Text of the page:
Definition of heavyweight in English:

heavyweight

noun

  • 1A weight in boxing and other sports, typically the heaviest category. In the amateur boxing scale it ranges from 178 to 200 pounds (81 to 91 kg)

    • ‘And before that, you were the heavyweight boxing champion of the world, am I right?’
    • ‘In 1916, in front of 30,000 people in Barcelona, he fought heavyweight champion Jack Johnson, who knocked him out in the sixth round.’
    • ‘The World's allow one entrant per division per country, while the World Games are one men's lightweight, middleweight and heavyweight per continent.’
    • ‘He has not boxed competitively since losing his World Boxing Council version of the world heavyweight title to Mike Tyson in 1995.’
    • ‘He also happens to be a two-time world heavyweight boxing champ.’
    • ‘In a fight full of trash-talking and taunting, Jones appeared tired early, and said having to lose weight to come down from heavyweight took its toll.’
    • ‘And high on the wall he spotted the framed pair of boxing trunks worn and signed by world heavyweight champion Lennox Lewis.’
    • ‘The greatest event in sports is world heavyweight boxing.’
    • ‘But there are heavyweight champions I think that, even as a middleweight, I could have beaten.’
    • ‘The life of luxury has its cost, and former heavyweight champion Mike Tyson says he can't afford it anymore.’
    • ‘I'm a light heavyweight, but this guy looked well over heavyweight and his tattoos made him look like a statue desecrated by graffiti.’
    • ‘There was a period in the 90s when Nelson held the World Boxing Federation heavyweight title.’
    • ‘It exceeded all the heavyweight fights this year.’
    • ‘There were three men's divisions: lightweight, heavyweight and open.’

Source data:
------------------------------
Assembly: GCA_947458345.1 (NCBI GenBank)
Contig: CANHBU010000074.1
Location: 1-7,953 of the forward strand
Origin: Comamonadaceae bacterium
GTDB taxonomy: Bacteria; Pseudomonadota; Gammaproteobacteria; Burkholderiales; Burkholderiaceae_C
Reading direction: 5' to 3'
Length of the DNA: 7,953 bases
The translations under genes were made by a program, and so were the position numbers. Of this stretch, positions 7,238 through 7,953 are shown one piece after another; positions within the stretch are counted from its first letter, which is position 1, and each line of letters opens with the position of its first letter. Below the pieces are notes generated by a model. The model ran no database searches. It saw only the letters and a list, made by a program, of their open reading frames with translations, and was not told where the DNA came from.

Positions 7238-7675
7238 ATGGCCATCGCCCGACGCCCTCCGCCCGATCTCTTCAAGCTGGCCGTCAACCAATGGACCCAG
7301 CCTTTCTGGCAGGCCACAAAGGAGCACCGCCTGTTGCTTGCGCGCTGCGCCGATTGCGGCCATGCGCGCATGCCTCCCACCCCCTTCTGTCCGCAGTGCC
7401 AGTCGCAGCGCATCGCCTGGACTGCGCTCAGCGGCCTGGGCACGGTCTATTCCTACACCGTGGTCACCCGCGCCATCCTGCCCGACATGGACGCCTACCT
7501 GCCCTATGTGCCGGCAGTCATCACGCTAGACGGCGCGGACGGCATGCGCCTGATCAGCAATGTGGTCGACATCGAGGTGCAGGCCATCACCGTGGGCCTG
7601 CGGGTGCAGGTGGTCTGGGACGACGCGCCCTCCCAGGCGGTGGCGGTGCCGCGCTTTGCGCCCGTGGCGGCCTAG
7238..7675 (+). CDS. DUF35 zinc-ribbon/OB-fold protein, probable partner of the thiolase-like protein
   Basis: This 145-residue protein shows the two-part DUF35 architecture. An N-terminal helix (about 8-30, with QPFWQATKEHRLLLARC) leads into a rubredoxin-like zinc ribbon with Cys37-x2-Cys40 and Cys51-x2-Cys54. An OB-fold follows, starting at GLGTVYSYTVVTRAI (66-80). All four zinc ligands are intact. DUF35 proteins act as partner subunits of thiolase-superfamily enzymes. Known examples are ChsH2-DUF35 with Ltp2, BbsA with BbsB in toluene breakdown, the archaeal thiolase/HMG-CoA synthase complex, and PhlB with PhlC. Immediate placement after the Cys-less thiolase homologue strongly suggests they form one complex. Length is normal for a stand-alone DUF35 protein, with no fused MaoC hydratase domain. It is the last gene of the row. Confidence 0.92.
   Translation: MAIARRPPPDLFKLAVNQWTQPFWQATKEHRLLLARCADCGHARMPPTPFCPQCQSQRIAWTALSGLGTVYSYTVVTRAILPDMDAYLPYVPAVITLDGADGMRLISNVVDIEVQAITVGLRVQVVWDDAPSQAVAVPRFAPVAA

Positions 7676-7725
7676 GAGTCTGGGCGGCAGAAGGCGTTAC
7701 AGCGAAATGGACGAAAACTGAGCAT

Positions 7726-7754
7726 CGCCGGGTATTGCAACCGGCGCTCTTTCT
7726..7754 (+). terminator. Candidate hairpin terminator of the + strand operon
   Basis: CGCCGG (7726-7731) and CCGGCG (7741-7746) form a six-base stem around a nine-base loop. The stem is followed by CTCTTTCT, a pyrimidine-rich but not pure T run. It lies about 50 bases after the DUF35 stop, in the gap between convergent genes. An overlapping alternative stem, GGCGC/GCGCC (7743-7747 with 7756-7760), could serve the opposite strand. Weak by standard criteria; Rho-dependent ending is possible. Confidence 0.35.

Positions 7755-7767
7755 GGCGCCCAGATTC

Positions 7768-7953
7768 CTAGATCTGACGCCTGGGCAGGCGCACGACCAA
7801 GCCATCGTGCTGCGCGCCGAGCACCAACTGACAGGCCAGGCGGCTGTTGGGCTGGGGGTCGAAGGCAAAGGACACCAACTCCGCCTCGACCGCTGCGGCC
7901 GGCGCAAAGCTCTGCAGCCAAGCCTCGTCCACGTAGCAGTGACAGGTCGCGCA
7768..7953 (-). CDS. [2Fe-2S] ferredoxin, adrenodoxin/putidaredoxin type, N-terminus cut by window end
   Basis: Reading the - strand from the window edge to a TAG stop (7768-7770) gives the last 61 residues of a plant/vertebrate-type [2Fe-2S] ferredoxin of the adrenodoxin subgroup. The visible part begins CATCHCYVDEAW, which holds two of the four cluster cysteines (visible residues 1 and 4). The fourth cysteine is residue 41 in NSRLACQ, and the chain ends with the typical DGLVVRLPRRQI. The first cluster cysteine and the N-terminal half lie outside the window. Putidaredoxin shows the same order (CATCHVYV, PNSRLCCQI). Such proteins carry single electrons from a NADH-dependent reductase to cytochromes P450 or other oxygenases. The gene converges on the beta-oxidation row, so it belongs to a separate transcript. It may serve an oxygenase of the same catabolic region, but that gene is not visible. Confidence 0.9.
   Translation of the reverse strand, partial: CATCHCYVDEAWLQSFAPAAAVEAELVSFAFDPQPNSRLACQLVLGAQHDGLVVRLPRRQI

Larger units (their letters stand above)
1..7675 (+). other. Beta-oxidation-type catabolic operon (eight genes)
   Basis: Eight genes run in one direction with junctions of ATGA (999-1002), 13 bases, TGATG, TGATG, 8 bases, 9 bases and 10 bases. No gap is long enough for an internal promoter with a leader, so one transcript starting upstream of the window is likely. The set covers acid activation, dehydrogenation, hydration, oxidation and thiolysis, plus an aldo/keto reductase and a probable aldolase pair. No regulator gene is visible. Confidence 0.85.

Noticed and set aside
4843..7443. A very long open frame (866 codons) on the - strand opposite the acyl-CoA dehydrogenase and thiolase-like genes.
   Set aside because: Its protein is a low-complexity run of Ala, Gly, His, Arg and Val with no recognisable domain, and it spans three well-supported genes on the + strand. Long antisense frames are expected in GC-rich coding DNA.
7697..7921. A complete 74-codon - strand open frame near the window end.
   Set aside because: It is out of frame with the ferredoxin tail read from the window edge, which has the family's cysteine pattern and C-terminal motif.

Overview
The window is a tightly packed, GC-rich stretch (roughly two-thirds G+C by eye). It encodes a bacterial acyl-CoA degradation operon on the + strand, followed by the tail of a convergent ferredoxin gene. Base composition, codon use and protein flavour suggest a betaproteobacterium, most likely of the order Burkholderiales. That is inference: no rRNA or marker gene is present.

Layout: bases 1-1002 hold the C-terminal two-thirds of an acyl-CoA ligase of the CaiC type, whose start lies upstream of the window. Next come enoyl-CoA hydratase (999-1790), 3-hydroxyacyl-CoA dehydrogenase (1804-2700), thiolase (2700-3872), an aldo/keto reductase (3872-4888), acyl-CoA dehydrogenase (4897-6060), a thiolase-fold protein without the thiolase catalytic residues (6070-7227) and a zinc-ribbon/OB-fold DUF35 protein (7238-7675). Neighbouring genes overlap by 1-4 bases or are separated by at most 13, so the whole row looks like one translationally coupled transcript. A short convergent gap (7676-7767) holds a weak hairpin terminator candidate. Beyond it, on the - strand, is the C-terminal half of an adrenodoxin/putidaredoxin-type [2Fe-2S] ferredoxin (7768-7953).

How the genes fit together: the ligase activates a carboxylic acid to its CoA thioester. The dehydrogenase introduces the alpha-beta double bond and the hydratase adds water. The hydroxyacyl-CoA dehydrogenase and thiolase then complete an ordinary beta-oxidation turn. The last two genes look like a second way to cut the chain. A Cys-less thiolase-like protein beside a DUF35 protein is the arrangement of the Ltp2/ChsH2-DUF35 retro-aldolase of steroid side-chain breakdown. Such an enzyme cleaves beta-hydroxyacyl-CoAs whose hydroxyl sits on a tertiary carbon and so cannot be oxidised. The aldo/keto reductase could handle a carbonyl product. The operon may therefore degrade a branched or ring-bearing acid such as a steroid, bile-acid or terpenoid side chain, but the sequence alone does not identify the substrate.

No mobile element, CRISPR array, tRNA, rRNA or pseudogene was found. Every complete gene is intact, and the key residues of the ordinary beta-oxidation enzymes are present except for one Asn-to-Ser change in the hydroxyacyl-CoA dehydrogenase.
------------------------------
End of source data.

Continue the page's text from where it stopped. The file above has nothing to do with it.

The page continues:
• ‘That would be Walker's farewell fight in heavyweight and his career began to slide.’
    • ‘Susana Alonso, Women's World Amateur heavyweight winner, made beautiful posing music with Armando Villa to take the top prize.’
    • ‘He was boxing for six or seven years and during that time was national senior champion five times in all, three times at heavyweight and twice at super heavy weight.’
    • ‘The former European heavyweight boxing champion wears his championship medals round his neck, lest anyone should forget.’
    • ‘Dolan's selection had been criticised in some quarters as he was stepped up to super heavyweight after winning three successive ABA titles at heavyweight but his ring skills are beyond doubt.’
    • ‘The German was world heavyweight boxing champion from 1930-32.’
    1. 1.1A heavyweight boxer or other competitor.
      • ‘This allows smallish heavyweights to gradually move up without putting their careers at risk, in particular early in their careers.’
      • ‘I figured I don't have to go out there and be a high-flying junior heavyweight.’
      • ‘Like another heavyweight, Mike Tyson, Campbell's best days came as a young man.’